It seems last week CenturyLink launched a new service designed with cord cutters in mind, CenturyLink Stream. Like a number of similar options, CenturyLink Stream looks to offer consumers a way to engage with TV content without the need for a traditional contract or subscription. Instead, you pay as you go and in return gain access to a selection of live TV and on-demand content. But that is not all, in addition to launching CenturyLink Stream, CenturyLink has also unveiled its CenturyLink Player – an Android TV device, manufactured by LG no less.
This is CenturyLink's own solution for those who want to use its service but do not have the necessary hardware. So the downside here is that while this is a new Android TV device, it is only available from CenturyLink as it is a device designed to work primarily with CenturyLink Stream. However, that is not to say that it only works with CenturyLink Stream, as this box does seem to come with a full version of Android TV and the Google Play Store in tow. So this is not quite as limited as some of the other network and carrier-related Android TV boxes that have come through recently. To all purposes, this seemingly will work much like any other Android TV box. In terms of the specs, the CenturyLink Player comes loaded with 2GB RAM, 8GB internal storage, and is powered by a quad-core processor (clocking at 1.5 GHz). From the looks of it, the CenturyLink Player only comes equipped with one HDMI 2.0 port, although it does support voice control through the remote control, and includes 4K support and Bluetooth 4.1. In terms of its physical properties, the CenturyLink Player measures 5.09-inches in length, 5.09 inches in width, and 1.25-inches in height.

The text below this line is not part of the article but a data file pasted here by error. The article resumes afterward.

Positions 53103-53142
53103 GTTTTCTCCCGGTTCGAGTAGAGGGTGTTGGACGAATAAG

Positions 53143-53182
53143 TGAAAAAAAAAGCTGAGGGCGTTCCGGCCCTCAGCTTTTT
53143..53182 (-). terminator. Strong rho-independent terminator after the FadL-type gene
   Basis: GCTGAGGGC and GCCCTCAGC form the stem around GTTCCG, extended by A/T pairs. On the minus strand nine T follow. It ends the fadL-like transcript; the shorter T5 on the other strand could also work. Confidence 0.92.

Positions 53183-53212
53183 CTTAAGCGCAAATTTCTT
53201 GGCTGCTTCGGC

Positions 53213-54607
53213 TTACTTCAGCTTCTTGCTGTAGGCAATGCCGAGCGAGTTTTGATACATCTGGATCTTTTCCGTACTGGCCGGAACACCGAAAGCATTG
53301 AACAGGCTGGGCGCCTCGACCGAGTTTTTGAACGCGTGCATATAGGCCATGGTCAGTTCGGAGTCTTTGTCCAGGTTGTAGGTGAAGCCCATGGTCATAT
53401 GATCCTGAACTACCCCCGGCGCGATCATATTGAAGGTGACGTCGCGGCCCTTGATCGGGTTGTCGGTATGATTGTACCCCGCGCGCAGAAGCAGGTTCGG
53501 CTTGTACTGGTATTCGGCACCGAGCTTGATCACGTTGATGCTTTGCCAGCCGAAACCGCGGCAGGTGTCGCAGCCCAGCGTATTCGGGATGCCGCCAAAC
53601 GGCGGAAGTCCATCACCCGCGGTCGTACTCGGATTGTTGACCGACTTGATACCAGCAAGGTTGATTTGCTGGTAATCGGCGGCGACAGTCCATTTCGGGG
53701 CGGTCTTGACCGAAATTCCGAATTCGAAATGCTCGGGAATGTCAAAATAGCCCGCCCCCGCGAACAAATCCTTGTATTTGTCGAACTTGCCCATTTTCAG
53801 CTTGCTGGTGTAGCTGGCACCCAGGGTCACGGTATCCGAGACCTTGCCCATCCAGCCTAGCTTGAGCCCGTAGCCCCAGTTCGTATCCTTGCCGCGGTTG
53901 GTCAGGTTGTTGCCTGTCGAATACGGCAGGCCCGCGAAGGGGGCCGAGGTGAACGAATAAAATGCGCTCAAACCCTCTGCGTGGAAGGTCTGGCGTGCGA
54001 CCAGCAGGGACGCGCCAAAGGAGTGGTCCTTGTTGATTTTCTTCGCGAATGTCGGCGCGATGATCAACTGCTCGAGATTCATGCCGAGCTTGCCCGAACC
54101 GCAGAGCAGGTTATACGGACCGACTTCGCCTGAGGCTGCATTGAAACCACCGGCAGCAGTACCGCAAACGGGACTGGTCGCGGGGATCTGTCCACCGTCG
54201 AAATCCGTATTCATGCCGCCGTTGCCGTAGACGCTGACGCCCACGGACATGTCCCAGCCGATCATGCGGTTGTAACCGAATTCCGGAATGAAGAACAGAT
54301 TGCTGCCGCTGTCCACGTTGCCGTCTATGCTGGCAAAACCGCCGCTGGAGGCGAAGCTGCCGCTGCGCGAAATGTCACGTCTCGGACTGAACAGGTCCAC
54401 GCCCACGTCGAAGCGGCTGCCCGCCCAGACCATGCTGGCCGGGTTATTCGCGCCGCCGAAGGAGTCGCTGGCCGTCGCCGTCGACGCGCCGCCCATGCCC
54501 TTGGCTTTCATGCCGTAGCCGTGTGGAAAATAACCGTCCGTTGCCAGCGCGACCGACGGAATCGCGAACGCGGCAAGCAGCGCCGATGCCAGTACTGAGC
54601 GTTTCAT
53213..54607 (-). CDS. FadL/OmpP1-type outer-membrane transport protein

As for the price, the CenturyLink Player is listed at $89.99 excluding the cost of CenturyLink Stream which is likely to be a prerequisite to buying the box. Speaking of which, CenturyLink Stream is currently only available in two flavors, one labeled as an "Ultimate" package, and one which is designed for Spanish-speaking viewers. The "Latino" options comes in at $15 per month and includes access to a number of Spanish-speaking channels including BeIn Sports, Discovery en Espanol, ViendoMovies, and more. While the Ultimate package is priced at $45 per month and for that amount, CenturyLink Stream offers access to ABC, A&E, CNBC, Discovery Channel, Disney Channel, ESPN, MSNBC NBC, USA, and more. Both options also come with Cloud DVR for increased recording storage and the ability to watch from anywhere. And both packages also include the option to add various extras, such as a movies add-on, or a a sports add-on.
Of course, for the general cord cutters who already own the necessary hardware, there is no requirement to buy the CenturyLink Player to make use of CenturyLink Stream. This is a proper cord cutting option which is now available via a wealth of alternative devices. For instance, those who own an Android device can download the CenturyLink Stream app for direct access to the service from smartphones and tablets (does not currently seem to support other Android TV devices), while PC users can also access the service directly from the internet. Likewise, Roku devices owners also have the option of downloading CenturyLink Stream from the Roku Channel Store. With CenturyLink noting that support for an even wider variety of devices is coming soon. Check out the video below (or head through the link) for more details on the CenturyLink Player and CenturyLink Stream.